authorizing an injured party to recover for damages suffered as a result of a breach of a duty, the Supreme Court determined a cause of action exists for the breach of the duty under OCGA 3-3-22
. Since OCGA 3-3-22
was enacted specifically to apply to commercial establishments providing alcohol to "any person who is in a state of noticeable intoxication," we agree with appellant that the cause of action found to exist in Sutter is not limited to social host situations involving minors. See Southern Bell Tel. &c. Co., supra.
(b) We agree with appellant that a genuine issue of material fact exists whether Carter was noticeably intoxicated at the time she left appellee's establishment. It is uncontroverted that Carter consumed alcohol at appellee's establishment and that appellee, through its agents, knew Carter would be driving a vehicle. Although there is no evidence indicating Carter was noticeably intoxicated at the time she left appellee's establishment, Carter stated in answers to interrogatories that she consumed no alcohol in the 15-minute interval between departing appellee's establishment and colliding with appellant's vehicle, and appellant introduced evidence that Carter was "noticeably intoxicated" at the scene of the accident. We find this evidence sufficient to create a reasonable inference that Carter was noticeably intoxicated at the time she departed appellee's establishment, see Brumbelow v. Shoney's Big Boy, 174 Ga. App. 160 (329 SE2d 319) (1985)
, which thus conflicted with the evidence presented by appellee. Accordingly, summary judgment was improperly granted in favor of appellee.
BEASLEY, Judge, concurring specially.
I concur in the judgment but not in all that is written.
Plaintiff alleges that Studebaker's was negligent in two respects, breaching two separate duties: serving alcoholic beverages to a noticeably intoxicated patron; allowing a noticeably intoxicated person to drive away from the premises. The fourth enumeration of error is: "Whether Sutter v. Hutchings should be extended to place a legal duty and responsibility upon Appellee to prevent the 'noticeably intoxicated' driver from driving away from its establishment, regardless of whether or not Appellee knowingly continued to serve alcoholic beverages to that 'noticeably intoxicated' person in violation of OCGA 3-3-22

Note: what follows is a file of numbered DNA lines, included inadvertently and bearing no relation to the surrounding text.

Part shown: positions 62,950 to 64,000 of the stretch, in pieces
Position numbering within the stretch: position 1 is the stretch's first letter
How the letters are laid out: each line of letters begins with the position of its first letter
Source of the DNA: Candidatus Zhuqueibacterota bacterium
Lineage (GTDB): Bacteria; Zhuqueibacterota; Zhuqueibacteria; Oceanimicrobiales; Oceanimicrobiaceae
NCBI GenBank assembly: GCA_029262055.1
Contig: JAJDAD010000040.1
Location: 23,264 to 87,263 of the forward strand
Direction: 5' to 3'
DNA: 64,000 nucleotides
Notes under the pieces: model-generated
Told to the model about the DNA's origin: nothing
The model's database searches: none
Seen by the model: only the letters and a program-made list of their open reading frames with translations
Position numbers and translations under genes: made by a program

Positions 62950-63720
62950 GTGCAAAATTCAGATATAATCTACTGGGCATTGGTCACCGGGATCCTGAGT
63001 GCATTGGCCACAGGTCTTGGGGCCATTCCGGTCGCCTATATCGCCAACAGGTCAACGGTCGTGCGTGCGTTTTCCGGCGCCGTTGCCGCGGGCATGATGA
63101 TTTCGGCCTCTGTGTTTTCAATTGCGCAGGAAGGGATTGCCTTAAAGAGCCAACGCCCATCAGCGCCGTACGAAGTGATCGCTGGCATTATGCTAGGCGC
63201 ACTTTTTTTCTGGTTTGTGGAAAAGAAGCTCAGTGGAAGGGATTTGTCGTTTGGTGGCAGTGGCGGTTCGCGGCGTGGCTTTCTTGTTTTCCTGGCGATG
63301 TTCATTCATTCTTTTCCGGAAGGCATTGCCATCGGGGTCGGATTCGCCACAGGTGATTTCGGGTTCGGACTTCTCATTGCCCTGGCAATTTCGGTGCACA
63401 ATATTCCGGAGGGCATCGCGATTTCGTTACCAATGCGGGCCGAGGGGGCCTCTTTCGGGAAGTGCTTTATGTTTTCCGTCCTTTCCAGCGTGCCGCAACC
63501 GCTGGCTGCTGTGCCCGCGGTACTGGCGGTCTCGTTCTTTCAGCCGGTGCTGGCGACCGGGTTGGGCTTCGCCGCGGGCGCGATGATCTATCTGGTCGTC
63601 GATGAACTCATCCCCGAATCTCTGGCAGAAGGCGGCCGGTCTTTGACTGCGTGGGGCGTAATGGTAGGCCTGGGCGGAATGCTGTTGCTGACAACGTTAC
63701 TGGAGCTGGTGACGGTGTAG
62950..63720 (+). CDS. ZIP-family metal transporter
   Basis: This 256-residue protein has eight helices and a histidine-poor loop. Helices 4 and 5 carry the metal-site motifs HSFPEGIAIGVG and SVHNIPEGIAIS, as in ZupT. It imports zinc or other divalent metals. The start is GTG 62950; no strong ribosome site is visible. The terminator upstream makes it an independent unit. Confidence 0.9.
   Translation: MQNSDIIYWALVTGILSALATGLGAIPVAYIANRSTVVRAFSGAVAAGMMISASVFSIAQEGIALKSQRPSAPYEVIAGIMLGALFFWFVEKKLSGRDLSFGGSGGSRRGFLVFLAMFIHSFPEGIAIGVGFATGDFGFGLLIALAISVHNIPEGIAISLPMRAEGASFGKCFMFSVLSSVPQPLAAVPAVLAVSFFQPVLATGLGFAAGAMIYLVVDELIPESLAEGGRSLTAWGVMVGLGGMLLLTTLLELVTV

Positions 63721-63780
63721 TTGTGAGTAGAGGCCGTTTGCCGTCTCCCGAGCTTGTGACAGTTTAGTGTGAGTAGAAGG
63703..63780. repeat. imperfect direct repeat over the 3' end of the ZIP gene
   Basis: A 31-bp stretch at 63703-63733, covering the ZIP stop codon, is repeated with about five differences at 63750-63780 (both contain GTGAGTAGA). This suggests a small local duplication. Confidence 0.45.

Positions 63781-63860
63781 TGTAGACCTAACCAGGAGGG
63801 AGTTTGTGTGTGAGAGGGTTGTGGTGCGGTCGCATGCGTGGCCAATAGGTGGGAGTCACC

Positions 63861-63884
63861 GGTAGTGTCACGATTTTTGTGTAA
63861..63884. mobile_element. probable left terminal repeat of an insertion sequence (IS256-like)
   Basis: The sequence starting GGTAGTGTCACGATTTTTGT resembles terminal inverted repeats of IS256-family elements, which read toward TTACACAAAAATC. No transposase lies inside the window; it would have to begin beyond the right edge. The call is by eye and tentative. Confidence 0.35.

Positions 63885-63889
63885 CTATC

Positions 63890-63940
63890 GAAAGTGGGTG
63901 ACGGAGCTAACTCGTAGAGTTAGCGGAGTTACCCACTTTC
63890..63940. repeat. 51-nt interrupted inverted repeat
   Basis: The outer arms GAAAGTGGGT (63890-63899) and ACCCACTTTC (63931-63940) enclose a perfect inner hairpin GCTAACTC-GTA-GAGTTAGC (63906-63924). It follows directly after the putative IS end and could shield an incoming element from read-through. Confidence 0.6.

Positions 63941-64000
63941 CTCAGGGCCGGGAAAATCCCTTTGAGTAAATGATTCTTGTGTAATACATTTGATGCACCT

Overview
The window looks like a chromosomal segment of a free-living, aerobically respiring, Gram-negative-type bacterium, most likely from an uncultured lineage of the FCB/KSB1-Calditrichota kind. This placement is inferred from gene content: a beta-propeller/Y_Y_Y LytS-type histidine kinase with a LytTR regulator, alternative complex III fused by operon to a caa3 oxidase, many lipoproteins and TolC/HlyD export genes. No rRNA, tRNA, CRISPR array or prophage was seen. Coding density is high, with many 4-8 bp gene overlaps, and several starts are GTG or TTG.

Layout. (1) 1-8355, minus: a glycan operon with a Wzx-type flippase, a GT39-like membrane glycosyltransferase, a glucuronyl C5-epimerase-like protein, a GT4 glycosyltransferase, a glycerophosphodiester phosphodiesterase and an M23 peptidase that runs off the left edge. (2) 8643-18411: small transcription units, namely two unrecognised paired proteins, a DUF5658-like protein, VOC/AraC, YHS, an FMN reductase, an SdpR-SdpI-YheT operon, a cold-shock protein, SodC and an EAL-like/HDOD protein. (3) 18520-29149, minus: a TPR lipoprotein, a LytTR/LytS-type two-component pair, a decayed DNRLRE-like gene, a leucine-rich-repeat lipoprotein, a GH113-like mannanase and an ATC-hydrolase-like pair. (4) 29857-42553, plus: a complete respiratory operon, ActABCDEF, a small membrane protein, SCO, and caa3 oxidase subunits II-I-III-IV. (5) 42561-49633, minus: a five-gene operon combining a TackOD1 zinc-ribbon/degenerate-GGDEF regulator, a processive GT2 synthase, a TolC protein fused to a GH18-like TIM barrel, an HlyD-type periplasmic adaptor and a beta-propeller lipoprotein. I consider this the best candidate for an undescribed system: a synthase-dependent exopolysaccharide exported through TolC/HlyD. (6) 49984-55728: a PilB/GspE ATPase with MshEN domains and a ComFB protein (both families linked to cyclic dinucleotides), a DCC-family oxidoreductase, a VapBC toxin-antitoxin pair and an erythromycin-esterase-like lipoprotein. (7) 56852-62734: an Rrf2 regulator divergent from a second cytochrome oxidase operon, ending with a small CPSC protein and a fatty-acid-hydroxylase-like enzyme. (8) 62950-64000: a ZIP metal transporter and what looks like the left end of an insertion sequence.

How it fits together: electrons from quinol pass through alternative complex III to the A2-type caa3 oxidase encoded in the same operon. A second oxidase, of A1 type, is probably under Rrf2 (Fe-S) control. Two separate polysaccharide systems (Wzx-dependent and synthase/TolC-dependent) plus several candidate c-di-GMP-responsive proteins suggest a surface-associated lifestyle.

In section (b) of the opinion, which discusses whether there are issues of fact as to the cause of action, we say there are, with respect to whether the patron was noticeably intoxicated at the time she left. This does not address whether she was noticeably intoxicated at the time she was served the last drink, which is what we recognize as constituting the cause of action because it involves the statutory duty not to provide alcoholic beverages to one who is noticeably intoxicated and intends to drive. A person may not be noticeably intoxicated when served the last drink but, after its consumption and the effects of its consumption occur, become noticeably intoxicated.
imposes a duty to refrain from providing alcoholic beverages to a noticeably intoxicated person, but no statute imposes a duty to prevent a noticeably intoxicated person from driving away from the provider's place. I acknowledge that a jury could find that it arises from the circumstances, given the duties owed by a proprietor to an invitee and derivative duties owed to third persons, and in this regard also, the movant for summary judgment has not established its non-liability.
Dana F. Braun, Shari M. Sigman, Leesa A. Bohler, for appellee.